Petra, Peter, and Jennifer sprawled on the couch. Taft and the others sat in straight backed maple chairs, and perched on tall stools around Peter’s butcher block island in the middle of his kitchen drinking beer. It was April and they’d just finished their first ride after their winter prison, a sunny island of a Sunday, a gift of weather.  

“Do you know your trial date?” asked Petra.

Jennifer looked down at her beer bottle, ”We’re still waiting. It shouldn’t be long.”

Frowning, she thought about the banners and how none of the arresting entities had yet found out who made them. Her stomach clenched. Quickly she changed the subject and suggested an end point to their summer trip.

Taft coolly watched Jennifer finishing up her conversation before speaking, “You know what’s been happening in the bond markets don’t you?”

Jennifer narrowed her eyes. Taft was an economics and history double major at Alfred University, the liberal arts division associated with the ceramics college. He’d been one of the founders of the bike club with Peter back in 1976, three years ago. Long before Jennifer had graced this college town. Kind of a dweeb, Taft with his long straight pageboy hair, looked a little like Prince Valiant. Held himself like royalty too.

“Why are you mentioning the bond markets, Taft?” an annoyed Jennifer asked.

“Because I think it impacts your case.”

“How?” Jennifer’s arms, by now, were folded across her chest, her left fore finger tapping rhythmically on her sleeve.

“Because Mirion Tech Nuclear Utility Bonds just fell to a “B” rating.”

“Why is that bad?”

“Well, investors won’t put their money into a bond that’s rated less than “A-.“

“So these shares, or bonds, fund the construction of the nuclear power system?”

“Yes. Bonds, an investment tool, are perceived as more secure than stocks. It’s because the municipalities and utilities putting them up for sale guarantee a fixed rate of return. Unlike a stock, which can fluctuate in value. But if the bond isn’t secure, indicated by it’s rating, no one wants to buy them. And those who hold the bonds, begin selling them back to the brokerage issuing them, which takes the money away from the project.”

Jennifer’s mouth was wide open, her cheeks flushed, and her eyes welled with tears, “SO! You mean our protest wasn’t necessary! They were going to go bankrupt anyway!”

“Well,” deadpanned Taft,” They could rally.”

Jennifer scowled. Peter walked over to her and pulled her into the crook of his arm, “Taft has a point.”

Peter, ”I’m facing a felony… a felony for what?“

“You told me your group was using the Walden Defense. You know, where a person or group are willing to break the law to point out a deathly hazard or greater evil than the law they break.”


“Well, don’t you know what movie just opened this week in Rochester? The China Syndrome.”

“What’s that about?”

A biker from across the room yelled,” The melt down of a nuclear reactor and a cover up!”

Jennifer was not consoled, “That’s only a movie!”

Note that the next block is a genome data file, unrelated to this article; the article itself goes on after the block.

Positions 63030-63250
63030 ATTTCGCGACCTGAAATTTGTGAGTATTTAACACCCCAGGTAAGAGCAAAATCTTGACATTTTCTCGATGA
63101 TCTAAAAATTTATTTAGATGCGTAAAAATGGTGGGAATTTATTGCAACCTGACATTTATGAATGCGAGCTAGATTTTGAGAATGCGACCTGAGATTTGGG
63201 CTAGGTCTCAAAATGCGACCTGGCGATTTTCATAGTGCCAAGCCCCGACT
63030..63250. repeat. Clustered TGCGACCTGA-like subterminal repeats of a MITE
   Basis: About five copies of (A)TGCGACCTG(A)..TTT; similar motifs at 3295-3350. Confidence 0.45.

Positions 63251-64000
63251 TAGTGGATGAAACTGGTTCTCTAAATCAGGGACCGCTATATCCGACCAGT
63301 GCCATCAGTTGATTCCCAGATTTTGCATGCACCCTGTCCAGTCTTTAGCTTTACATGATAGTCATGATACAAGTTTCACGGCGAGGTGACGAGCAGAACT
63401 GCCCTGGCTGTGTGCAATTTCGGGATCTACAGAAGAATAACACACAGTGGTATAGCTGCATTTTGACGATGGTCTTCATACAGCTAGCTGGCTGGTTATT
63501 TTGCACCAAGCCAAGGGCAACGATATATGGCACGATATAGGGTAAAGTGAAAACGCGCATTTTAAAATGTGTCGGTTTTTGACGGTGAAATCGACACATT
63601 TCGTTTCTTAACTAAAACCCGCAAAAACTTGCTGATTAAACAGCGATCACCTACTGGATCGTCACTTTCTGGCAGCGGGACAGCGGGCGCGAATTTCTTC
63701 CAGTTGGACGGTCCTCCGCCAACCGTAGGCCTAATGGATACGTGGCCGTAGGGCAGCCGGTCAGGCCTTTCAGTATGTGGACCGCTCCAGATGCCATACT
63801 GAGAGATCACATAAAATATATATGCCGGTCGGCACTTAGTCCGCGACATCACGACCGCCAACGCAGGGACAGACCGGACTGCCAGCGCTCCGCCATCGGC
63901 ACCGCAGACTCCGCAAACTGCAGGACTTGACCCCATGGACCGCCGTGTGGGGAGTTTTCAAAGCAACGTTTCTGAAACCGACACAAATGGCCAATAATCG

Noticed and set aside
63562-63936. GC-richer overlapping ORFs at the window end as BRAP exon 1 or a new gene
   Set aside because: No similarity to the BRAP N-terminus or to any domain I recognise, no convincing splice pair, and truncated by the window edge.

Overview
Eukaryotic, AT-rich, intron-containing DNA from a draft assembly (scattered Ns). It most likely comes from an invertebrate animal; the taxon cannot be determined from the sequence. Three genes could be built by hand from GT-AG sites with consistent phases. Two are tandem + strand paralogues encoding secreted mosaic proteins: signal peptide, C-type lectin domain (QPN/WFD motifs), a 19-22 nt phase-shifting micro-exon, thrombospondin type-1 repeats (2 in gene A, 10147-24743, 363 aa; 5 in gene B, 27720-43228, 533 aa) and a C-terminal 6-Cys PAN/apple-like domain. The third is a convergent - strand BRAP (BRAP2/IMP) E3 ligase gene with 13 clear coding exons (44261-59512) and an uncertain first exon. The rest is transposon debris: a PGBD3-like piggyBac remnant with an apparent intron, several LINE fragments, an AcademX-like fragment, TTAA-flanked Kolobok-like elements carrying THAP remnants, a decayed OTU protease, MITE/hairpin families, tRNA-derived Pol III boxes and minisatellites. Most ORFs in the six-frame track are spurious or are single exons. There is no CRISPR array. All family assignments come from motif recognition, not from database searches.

Peter continued to snuggle her in the crook of his arm as the conversation peddled away into other areas. The group discussed their plans for future rides. A few people offered to research summer locations, a one hundred-mile tour with stops at bed and breakfast inns. Once everyone but Jennifer was gone, the couple cleaned up the empties and wiped the counters together. As Jennifer was washing her hands at the kitchen sink, she could hear her boyfriend lock the door to the shop. She smiled to herself.

Peter was remodeling. Undressing to bathe, Jennifer checked to see if her Dr. Bronners soap was still in the shower, and continued to think about how he’d become a lot more aware of design and ceramic products from her. On their first trip to New York City, she’d taken him to dinner in Chinatown, to the Metropolitan Museum of Art, where her uncle had worked, to Rockefeller Square for ice-skating, and hot chocolate with peppermint schnapps at Tavern on the Green – a culture waking whirlwind of three days and two nights. Piling her clothes on a tower of tile boxes, the plains of green masonry board raw on two walls stared at her. The towels were folded on top of the toilet, because his hanging rods were in a pile in the hall.

With slightly damp hair, Jennifer padded barefoot to Peter’s big four-poster walnut bed. He’d purchased it at a farm auction outside of Alfred Station. The top of the posts had carved pinecone finials. Accompanying the bed was a huge, matching, six drawer walnut dresser taking up a large portion of the right hand wall, with more pinecone finials on the corners, feet, and in the detailing on each drawer. The wood floor had large thick, royal blue, pile rugs. Frowning, gazing at the four walls, Jennifer thought, no color courage, white walls.

The shower was running again. Peter wouldn’t be long. Buried under the down comforter’s warmth, she idly critiqued his posters on the wall; a blow up of Dylan playing guitar wearing a Greek fisherman’s cap, harmonica braced around his neck, Fleetwood Mac with Stevie Nicks dancing like an avenging fairy in front of the band. At least the posters were framed. Jennifer had a thing about people over the age of twenty-five hanging posters directly on the wall as part of their decor.


Peter came into the room and stood naked and fresh by her side of the bed. She sighed and smiled as her eyes scanned his body.




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